A Synopsis of Rebel Yell

A Synopsis of Rebel Yell

Hello Rebel, and welcome back to my life.

I’m going to wrap up the little video series we’ve been doing the last few Fridays, at least for now, by giving you a quick synopsis of my book Rebel Yell.

Rebel Yell is the only non-genre book I’ve written to date. It’s not fantasy or sci fi or thriller at all. It’s just a book.

It’s what’s generally classified as “literary fiction,” in that it deals with modern times and it’s more about the point of the story than a particularly gripping plot—although hopefully you do, you know, enjoy the story.

Rebel Yell is about an indie rock band of the same name, and specifically about Steve Caverly, the lead singer of the band.

Rebel Yell has been practicing and playing together for years, but they’ve never done a live show or recorded a demo album, because Steve doesn’t think they’re ready.

Just before the book begins, his lead guitarist, Tanya, convinces him to record some songs and send them in to one of the biggest record labels in the world, and as the story opens, to their great surprise, they actually hear back from a producer.

The producer calls Steve in for a meeting and says he’s willing to sign Rebel Yell to a record contract—but first, Steve has to ghostwrite an album for the label’s biggest rock band and its lead singer, Hayley Savage.

After some deliberation, Steve agrees, and so begins his experience with using his talent and skill to further the career of someone else, in the hopes of finally getting a shot at the industry he’s always wanted to be part of.

Rebel Yell is blatantly about independent art versus industry art, and as you can imagine, I come down pretty heavily on the side of indie.

I wanted to tell a story that was not based on my own experiences as an author and a filmmaker, but drawn from what I’d seen in several years of working as an indie artist.

But, because I wanted to achieve some distance from the story, I chose to set it in the music industry instead of an industry in which I’d worked.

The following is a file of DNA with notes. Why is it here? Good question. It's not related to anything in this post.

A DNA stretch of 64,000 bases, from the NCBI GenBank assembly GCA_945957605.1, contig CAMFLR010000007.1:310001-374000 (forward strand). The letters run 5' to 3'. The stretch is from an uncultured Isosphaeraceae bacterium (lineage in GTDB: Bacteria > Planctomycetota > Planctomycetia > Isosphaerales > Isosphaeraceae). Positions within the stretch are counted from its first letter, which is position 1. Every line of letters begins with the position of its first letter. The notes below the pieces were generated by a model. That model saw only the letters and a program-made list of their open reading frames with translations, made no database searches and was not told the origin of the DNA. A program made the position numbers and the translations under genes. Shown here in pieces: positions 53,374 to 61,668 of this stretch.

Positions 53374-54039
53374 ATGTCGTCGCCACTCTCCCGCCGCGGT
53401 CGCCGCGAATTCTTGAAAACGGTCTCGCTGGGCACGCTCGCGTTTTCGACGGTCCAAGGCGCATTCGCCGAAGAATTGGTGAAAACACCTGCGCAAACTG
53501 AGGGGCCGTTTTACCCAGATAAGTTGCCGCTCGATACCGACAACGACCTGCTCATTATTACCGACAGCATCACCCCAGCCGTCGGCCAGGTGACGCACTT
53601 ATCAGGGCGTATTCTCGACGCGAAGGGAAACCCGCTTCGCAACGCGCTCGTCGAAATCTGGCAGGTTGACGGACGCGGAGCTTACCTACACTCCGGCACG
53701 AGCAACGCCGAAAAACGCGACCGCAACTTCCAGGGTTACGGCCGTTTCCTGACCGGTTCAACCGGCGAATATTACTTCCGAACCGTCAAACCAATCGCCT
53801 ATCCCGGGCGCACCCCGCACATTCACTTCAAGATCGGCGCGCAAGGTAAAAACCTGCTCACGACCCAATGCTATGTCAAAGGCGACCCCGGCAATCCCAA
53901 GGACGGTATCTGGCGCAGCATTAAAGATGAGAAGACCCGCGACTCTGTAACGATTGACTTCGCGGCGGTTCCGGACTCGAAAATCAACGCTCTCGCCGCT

Because the experiences of the independent artist are, in many ways, universal regardless of what medium we practice our art in. We all get opportunities that seem a little too good to be true, and often are.

No matter whether you’re an author or a film director or a singer, you have to ride the line between doing what you love to do, the way you love to do it, and doing it in a way that actually lets you make a living at it.

The two aren’t mutually exclusive by any means, but finding a way to do both is almost always what consumes an artist’s thought and energy until they get their big break.

It’s been more than two years since I wrote Rebel Yell—and it’s the hardest book I’ve ever written, by the way, taking me more than six months of intense work—but it might ring even more true to me now than it did when I wrote it.

Since then, I’ve had success, I’ve been exposed to a slightly more mainstream side of my industry, I’ve had my own personal integrity and values challenged—and I didn’t always hold up to the test.

Of course the events in Rebel Yell are vastly different to my own experiences—I didn’t exactly know what was going to happen to me ahead of time, after all—but on a thematic level, they sound very familiar,

Two quick points of interest about Rebel Yell—it is the book I’m most looking forward to making into a movie one day.

I’ve always been obsessed with band movies like Almost Famous and That Thing You Do! and my personal favorite, Scott Pilgrim Vs. The World.

I’m not even joking. If you don’t like that movie, we can’t be friends.

More than any book I’ve written, I see Rebel Yell in my head. I know how I’m going to shoot each scene. I know where I’m going to shoot each scene.

It’s set in many of my favorite spots in Los Angeles, and every location is drawn from a powerful emotional moment I had while growing up in that city.

Fun side note number two: all of the music in Rebel Yell is based on the music of my favorite band, Rise Against.

Rise Against is an incredibly poetic band, angry at injustice and dealing with intense societal issues in every song, and they could not be more appropriate as a subtext for this story.

I hope to use their music in the film one day, and if you’re very, very familiar with their discography, you’ll be able to spot the songs I used in my books.

I didn’t use their lyrics, but I wrote my own lyrics to some of their most popular songs. When the book does get adapted to film, I would want to use the originals, of course.

So that’s Rebel Yell. It’s earnest, it’s honest, and in many ways, it’s still my favorite book I’ve ever written. But then again, it’s also my lowest selling book ever. Nightblade sells more copies every single day than Rebel Yell has sold since I published it.

I hope you’ve enjoyed these little synopsis videos, Rebel. We’re done with them for now, but I’ll make another one when my next new book series launches.

Thank you so much for watching, give the video a Like if you don’t mind, and I will see you on Monday. Byyye!

Garrett Robinson

Over 100,000 readers have read and loved Garrett's books, like the fantasy hits Nightblade and Midrealm. He's also a film festival favorite with movies like Unsaid, and a tech guru who posts lots of helpful how-tos for writers and filmmakers over at garrettbrobinson.com.

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